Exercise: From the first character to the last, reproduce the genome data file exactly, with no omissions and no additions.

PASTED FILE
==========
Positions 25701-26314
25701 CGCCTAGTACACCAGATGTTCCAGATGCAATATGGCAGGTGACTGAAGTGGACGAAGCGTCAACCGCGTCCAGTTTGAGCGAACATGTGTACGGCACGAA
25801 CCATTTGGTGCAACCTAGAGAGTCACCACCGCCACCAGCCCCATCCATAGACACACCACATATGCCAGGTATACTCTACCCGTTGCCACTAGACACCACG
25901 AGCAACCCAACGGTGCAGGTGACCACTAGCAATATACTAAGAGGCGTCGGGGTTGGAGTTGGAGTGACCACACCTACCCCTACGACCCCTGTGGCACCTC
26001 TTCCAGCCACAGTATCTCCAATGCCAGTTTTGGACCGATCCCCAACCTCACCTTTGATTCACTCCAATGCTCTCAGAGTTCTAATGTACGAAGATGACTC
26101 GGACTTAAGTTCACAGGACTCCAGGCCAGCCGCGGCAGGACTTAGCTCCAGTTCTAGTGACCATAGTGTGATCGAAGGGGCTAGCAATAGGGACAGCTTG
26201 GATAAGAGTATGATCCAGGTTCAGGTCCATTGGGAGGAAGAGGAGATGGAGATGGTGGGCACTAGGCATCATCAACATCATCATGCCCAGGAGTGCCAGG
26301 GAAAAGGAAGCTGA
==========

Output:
Positions 25701-26314
25701 CGCCTAGTACACCAGATGTTCCAGATGCAATATGGCAGGTGACTGAAGTGGACGAAGCGTCAACCGCGTCCAGTTTGAGCGAACATGTGTACGGCACGAA
25801 CCATTTGGTGCAACCTAGAGAGTCACCACCGCCACCAGCCCCATCCATAGACACACCACATATGCCAGGTATACTCTACCCGTTGCCACTAGACACCACG
25901 AGCAACCCAACGGTGCAGGTGACCACTAGCAATATACTAAGAGGCGTCGGGGTTGGAGTTGGAGTGACCACACCTACCCCTACGACCCCTGTGGCACCTC
26001 TTCCAGCCACAGTATCTCCAATGCCAGTTTTGGACCGATCCCCAACCTCACCTTTGATTCACTCCAATGCTCTCAGAGTTCTAATGTACGAAGATGACTC
26101 GGACTTAAGTTCACAGGACTCCAGGCCAGCCGCGGCAGGACTTAGCTCCAGTTCTAGTGACCATAGTGTGATCGAAGGGGCTAGCAATAGGGACAGCTTG
26201 GATAAGAGTATGATCCAGGTTCAGGTCCATTGGGAGGAAGAGGAGATGGAGATGGTGGGCACTAGGCATCATCAACATCATCATGCCCAGGAGTGCCAGG
26301 GAAAAGGAAGCTGA